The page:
The past week has witnessed an important development in the convergence of open course management systems for MOOCs.
In September 2012 Stanford released Course2GO - built on top of Stanford Courseware - as open source software.
Jane Manning, Class2Go product manager, explained that the idea started with a six-member team in Stanford’s computer-science department. The team built Class2Go using code from Stanford’s Courseware course-hosting platform, a similar platform from the nonprofit Khan Academy, and software for integrated online classroom forums hosted by Piazza
At the same time, Google released its open source CourseBuilder system. Google explained that
Course Builder open source project is an experimental early step for us in the world of online education. It is a snapshot of an approach we found useful and an indication of our future direction. . . . edX shares in the open source vision for online learning platforms, and Google and the edX team are in discussions about open standards and technology sharing for course platforms.
In June 2013 edX released its own open source MOOC management system.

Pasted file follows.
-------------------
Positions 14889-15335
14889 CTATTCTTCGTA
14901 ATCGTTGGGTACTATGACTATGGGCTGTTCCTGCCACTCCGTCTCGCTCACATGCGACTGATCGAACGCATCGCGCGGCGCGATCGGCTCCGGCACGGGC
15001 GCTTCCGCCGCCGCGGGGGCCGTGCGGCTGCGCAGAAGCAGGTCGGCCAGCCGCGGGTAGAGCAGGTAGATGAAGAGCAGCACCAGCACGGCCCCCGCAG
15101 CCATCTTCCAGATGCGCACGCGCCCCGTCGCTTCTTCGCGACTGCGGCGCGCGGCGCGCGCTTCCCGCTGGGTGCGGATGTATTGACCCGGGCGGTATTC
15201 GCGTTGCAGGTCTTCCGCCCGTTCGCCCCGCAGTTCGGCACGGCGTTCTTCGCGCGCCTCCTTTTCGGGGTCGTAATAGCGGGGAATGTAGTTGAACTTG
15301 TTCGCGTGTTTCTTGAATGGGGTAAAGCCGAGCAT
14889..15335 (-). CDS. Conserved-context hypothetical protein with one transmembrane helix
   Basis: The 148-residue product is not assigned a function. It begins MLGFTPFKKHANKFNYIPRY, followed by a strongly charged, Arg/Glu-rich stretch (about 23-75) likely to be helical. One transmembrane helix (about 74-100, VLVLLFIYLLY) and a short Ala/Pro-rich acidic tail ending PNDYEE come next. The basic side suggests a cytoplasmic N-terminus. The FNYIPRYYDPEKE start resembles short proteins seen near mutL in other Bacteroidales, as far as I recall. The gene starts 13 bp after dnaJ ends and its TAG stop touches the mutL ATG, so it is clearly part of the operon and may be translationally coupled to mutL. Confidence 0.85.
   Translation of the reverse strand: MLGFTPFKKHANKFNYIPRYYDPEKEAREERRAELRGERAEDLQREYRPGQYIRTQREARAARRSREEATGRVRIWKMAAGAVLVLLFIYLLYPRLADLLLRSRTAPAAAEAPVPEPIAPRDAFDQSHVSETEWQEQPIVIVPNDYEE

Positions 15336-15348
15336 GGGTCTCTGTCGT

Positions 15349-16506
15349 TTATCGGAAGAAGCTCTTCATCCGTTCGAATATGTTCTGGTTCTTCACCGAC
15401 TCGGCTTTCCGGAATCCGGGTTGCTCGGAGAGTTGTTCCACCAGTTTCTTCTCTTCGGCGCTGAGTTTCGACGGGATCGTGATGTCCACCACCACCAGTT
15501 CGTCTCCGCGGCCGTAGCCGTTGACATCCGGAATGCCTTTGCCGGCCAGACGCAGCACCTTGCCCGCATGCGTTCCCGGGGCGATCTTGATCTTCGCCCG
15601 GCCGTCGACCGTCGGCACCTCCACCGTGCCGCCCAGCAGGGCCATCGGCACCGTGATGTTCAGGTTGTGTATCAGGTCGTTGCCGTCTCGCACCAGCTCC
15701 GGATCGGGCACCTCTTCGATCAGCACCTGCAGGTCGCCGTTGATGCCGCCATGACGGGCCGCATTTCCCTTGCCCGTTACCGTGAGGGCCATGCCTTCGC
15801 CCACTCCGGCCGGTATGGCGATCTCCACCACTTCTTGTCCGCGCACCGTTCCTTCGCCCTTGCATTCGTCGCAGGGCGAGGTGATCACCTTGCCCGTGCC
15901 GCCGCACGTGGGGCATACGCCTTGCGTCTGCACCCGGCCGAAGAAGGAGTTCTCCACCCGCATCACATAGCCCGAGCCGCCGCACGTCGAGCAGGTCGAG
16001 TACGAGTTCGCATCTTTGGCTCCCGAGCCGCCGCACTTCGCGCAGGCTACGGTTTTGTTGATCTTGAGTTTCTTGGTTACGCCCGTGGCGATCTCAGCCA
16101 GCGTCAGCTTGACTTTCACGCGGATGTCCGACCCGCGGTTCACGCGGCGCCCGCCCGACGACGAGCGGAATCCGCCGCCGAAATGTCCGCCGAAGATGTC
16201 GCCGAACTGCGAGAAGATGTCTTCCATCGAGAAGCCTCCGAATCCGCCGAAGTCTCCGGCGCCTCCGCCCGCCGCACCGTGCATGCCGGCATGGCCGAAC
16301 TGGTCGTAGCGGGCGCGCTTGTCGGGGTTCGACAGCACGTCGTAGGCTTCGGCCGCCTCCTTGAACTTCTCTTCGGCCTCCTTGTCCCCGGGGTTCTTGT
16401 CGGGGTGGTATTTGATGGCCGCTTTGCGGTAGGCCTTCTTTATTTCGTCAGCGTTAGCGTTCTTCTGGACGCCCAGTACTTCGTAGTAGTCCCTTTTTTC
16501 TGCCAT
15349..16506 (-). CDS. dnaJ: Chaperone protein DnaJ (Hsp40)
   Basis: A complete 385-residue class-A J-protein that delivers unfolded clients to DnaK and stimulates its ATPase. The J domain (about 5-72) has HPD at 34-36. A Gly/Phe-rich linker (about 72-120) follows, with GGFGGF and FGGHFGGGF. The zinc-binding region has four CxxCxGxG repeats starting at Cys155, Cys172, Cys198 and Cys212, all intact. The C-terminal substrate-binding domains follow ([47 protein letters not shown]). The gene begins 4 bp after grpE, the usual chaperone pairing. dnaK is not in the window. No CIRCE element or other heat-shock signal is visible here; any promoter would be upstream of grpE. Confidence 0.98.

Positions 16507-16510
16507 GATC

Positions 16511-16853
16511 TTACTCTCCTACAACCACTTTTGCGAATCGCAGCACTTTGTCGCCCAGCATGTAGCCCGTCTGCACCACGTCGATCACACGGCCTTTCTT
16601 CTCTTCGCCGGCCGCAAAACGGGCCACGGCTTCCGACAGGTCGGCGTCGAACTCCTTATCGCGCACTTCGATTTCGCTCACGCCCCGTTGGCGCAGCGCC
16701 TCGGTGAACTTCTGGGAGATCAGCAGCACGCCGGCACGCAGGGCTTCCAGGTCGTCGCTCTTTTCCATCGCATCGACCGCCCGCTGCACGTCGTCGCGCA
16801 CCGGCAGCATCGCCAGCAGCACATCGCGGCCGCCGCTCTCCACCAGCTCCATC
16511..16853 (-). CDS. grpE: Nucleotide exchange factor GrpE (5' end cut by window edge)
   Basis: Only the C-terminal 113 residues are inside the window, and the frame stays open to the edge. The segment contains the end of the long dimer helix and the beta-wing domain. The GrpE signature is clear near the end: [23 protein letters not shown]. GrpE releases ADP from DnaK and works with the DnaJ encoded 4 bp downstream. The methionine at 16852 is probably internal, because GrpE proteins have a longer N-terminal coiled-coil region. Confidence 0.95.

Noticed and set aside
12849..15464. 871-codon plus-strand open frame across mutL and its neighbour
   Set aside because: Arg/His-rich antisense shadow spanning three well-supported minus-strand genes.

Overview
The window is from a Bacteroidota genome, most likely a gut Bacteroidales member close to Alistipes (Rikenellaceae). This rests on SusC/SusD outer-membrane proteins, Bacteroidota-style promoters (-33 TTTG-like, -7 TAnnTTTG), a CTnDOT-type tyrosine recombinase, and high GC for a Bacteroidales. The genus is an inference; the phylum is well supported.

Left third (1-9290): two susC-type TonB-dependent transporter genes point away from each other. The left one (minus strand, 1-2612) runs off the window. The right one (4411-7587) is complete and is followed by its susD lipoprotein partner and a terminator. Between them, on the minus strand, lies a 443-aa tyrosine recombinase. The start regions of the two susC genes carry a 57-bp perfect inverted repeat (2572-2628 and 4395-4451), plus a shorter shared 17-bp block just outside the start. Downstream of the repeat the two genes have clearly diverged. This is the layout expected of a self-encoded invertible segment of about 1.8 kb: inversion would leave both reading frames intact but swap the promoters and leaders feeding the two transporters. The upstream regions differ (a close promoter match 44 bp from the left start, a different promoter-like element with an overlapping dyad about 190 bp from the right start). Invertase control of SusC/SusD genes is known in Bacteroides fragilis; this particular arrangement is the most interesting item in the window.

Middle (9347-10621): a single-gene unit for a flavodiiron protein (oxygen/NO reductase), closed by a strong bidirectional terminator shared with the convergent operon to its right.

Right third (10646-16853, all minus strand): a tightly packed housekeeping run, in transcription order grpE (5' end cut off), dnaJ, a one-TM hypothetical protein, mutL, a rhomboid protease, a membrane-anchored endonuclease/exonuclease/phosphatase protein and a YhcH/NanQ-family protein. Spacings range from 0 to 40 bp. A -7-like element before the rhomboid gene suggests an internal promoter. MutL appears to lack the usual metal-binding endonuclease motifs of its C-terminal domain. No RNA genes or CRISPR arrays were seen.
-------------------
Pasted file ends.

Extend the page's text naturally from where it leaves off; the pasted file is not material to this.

At about the same time, Stanford announced that it would be closing Course2GO and partnering with edX for further development of open source MOOC management tools.
According to Stanford's announcement, open source online learning platforms such as edX will allow universities to develop their own delivery methods, partner with other universities and institutions as they choose, collect data and control branding of their educational material.In Stanford's news release, edX president Anant Agarwal predicted that the edX platform will now become the "Linux of learning."
While Stanford and its professors will continue to use several providers of online courses, including Coursera and Venture Lab, the university will stop developing its own platform, Class2Go. Instead, aspects of Class2Go will be incorporated into the program developed at edX, a nonprofit launched by Harvard and MIT last year. The resulting software code will become available, or open source, on June 1.
As Steve Kolowich reports in the Chronicle,
The new site, MOOC.org, will provide tools and a platform that “will allow any academic institution, business, and individual to create and host online courses,” says a blog post by Dan Clancy, a research director at Google. In an interview, Anant Agarwal, president of edX, referred to the site as a “YouTube for courses.”The resulting open source system will by 2014 enable anyone, anywhere, to develop MOOCs free from dependence upon commercial learning management systems like Blackboard.
EdX won't be all things for all people, but it promises to be both the Linux and the YouTube for massive online courses.